|Hazard||Occupational Exposure Limits (OEL)s|
|Manganese Fume||0.1667 mg/m3||5 mg/m3 (Ceiling)||0.1 mg/m3 8-hour TWA (I)|
|Copper Fume||0.1458 mg/m3||0.1 mg/m3 (8-hour TWA)||0.2 mg/m3 (8-hour TWA)|
|Lead Fume||0.0417 mg/m3||0.05 mg/m3 (OSHA 8-hour TWA)||0.05 mg/m3 (8-hour TWA)|
|1,2,4 trimethylbenzene||0.021 ppm||None Established||25 ppm (8-hour TWA TLV)|
|Toluene||0.691 ppm||200 ppm (8-hour TWA)||20 ppm (8-hour TWA TLV)|
|Xylene||0.010 ppm||100 ppm (8-hour TWA)||100 ppm (8-hour TWA)|
|Metal Working Fluids||0.6944 mg/m 3||None Established||0.5 mg/m3 (NIOSH 10-hour TWA REL)|
Based on the calculated values and the occupational exposure values (OELs) from OSHA, NIOSH, and ACGIH, it is evident that there exist slight differences, similarities, and huge differences in some values. Thus, it is crucial to consider all the standardized values provided by the three bodies in determining the level of exposure (Fuller, 2015). However, a combination of the three standard agencies would help in ensuring that employees remain safe when working in the company.
From the analysis, employees exposure to vapors, that is, 1,2,4 Trimethylbenzene, Toluene, and Xylene, were all within the standards established by OSHA and ACGIH. In this regard, the vapors do not pose any threat to the health of employees working in the company (Fuller, 2015). However, some aerosols were within the acceptable limit while others prove dangerous. For instance, lead fumes (0.042 mg/m3) are lower than the limits set by both OSHA and ACGIH, which are both equal at 0.05 mg/m3. However, Manganese fumes exceed the ACGIH limit of 0.1mg/m3 since it is at 0.167 mg/m3, which makes it unacceptable. In addition, copper fumes exceed the OSHA limit of 0.1 mg/m3 since it is at 0.146 mg/m3, which is unacceptable. Similarly, the metal working fluids exceed the limits set by NIOSH of 0.5 mg/m3, as the sampled area recorded a 0.694 mg/m3, which is unacceptable.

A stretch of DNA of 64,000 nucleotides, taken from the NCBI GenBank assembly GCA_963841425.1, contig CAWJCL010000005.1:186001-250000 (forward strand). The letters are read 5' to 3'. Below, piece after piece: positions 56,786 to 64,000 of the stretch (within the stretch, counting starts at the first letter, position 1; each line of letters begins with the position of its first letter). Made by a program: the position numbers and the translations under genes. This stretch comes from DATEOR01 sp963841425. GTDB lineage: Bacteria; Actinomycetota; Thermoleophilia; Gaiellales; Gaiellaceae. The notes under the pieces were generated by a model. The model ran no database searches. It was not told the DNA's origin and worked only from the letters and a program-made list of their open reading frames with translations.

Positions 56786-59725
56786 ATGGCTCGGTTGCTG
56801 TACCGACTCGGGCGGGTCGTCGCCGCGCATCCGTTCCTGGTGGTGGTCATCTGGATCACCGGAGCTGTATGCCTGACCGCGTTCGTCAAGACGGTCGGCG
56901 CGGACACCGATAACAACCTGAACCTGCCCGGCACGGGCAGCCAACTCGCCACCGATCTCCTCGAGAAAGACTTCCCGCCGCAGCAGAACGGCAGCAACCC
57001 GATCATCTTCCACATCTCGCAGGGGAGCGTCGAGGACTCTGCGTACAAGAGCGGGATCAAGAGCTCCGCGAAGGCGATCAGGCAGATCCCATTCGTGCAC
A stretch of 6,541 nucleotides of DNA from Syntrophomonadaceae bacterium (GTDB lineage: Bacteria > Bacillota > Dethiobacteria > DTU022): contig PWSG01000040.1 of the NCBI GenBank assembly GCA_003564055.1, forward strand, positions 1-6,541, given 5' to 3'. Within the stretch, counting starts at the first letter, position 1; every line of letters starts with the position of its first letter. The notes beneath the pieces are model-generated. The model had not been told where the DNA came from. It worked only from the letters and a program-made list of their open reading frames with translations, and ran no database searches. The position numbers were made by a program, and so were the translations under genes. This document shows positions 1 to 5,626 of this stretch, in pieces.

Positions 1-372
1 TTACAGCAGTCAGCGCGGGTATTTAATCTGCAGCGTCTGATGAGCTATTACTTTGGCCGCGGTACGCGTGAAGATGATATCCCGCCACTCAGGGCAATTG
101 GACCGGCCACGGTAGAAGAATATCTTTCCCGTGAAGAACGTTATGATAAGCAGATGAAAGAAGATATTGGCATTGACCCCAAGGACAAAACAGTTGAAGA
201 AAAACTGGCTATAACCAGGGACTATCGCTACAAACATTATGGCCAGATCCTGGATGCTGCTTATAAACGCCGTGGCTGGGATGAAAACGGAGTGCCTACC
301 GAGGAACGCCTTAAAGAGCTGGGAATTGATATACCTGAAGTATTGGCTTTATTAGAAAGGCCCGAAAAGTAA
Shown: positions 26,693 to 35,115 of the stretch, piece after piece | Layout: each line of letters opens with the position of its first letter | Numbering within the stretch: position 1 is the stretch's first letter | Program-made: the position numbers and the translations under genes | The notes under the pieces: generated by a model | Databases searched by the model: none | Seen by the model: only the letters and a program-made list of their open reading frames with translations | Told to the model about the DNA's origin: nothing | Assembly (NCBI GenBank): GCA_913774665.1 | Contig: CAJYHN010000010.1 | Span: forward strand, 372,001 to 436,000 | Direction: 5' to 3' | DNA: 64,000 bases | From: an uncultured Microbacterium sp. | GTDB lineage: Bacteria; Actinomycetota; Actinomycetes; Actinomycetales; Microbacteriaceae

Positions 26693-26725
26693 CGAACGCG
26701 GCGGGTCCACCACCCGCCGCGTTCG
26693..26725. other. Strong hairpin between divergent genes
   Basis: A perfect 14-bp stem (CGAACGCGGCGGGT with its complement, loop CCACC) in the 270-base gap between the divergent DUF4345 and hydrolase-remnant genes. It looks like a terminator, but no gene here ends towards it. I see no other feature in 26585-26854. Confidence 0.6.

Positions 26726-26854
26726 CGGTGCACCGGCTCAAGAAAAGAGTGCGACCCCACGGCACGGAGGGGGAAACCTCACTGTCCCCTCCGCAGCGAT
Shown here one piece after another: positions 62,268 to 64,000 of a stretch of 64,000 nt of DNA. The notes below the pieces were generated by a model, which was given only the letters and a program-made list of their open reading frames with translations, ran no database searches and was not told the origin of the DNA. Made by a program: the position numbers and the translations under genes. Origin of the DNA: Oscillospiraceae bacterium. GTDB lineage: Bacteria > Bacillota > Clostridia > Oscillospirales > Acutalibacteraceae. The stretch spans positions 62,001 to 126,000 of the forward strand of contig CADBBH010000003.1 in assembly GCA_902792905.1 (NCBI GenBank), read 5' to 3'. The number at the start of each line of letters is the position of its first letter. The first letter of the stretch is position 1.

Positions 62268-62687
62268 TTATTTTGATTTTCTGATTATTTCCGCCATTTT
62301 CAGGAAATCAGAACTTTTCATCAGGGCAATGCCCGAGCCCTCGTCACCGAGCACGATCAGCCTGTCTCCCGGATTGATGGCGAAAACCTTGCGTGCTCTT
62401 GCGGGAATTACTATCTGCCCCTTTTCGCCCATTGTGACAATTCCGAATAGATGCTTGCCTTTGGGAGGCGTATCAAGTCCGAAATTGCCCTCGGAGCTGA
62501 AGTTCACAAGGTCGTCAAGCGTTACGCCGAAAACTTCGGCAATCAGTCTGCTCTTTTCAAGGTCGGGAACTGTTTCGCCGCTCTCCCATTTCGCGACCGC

|Location||Shift Length||Result||Percentage Exposure|
|Shipping/Receiving||8 hours||78.3 dBA (Lavg)||20%|
|Hydraulic Press||12 hours||93.0 dBA (Lavg)||2.3%|
|Metal Working Line||12 hours||84 dBA (Lavg)||0.6%|
|Robotic Welding||12 hours||80.5 dBA (Lavg)||0.4%|
|Hand Welding||12 hours||81.3 dBA (Lavg)||0.4%|
|Paint Booth||12 hours||79.5 dBA (Lavg)||0.3%|
|QA/QC Laboratory||8 hours||70.0 dBA (Lavg)||6%|
|Final Inspection||8 hours||73.5 dBA (Lavg)||10%|
Based on the current calculations, the only area that exceeded the OSHA PEL limits is the hydraulic pressing area. According to OSHA (2019), the PEL for hydraulic pressing is 90 dBA for an 8-hour shift. However, the calculated value was 93 dBA, which for a 12-hour shift.
Unfortunately, the only area that exceeds the OSHA Permissible Exposure Limit (PEL), which is 90 dBA for an 8-Hour Shift, is the Hydraulic Pressing area with a noise level at 93 dBA for 12-Hour Shift. It also exceeds the OSHA Action level after utilizing OSHA action level of 5 dBA. At a 93 dBA, the workers are only allowed to work for 5-hours only. Therefore, the risk of hearing loss is great in the hydraulic pressing area. Thus, it is crucial to use the recommended hearing conservation techniques to ensure compliance with the industry standards (Waters et al., 2015). In other areas, the company has complied with the relevant recommended practices and the noise levels lies within the standard levels established by OSHA action levels and OSHA PEL.
Occupational Safety and Health Adminstration. (2017). Permissible exposure limits – annotated tables. United States Department of Labor. Retrieved April 27, 2021, from https://www.osha.gov/annotated-pels/table-z-1
Waters, M., McKernan, L., Maier, A., Jayjock, M., Schaeffer, V., & Brosseau, L. (2015). Exposure Estimation and Interpretation of Occupational Risk: Enhanced Information for the Occupational Risk Manager. Journal of Occupational and Environmental Hygiene, 12(1), S99–S111. https://doi.org/10.1080/15459624.2015.1084421
Fuller, T. P. (2015). Essentials of industrial hygiene. Itasca, IL: National Safety Council.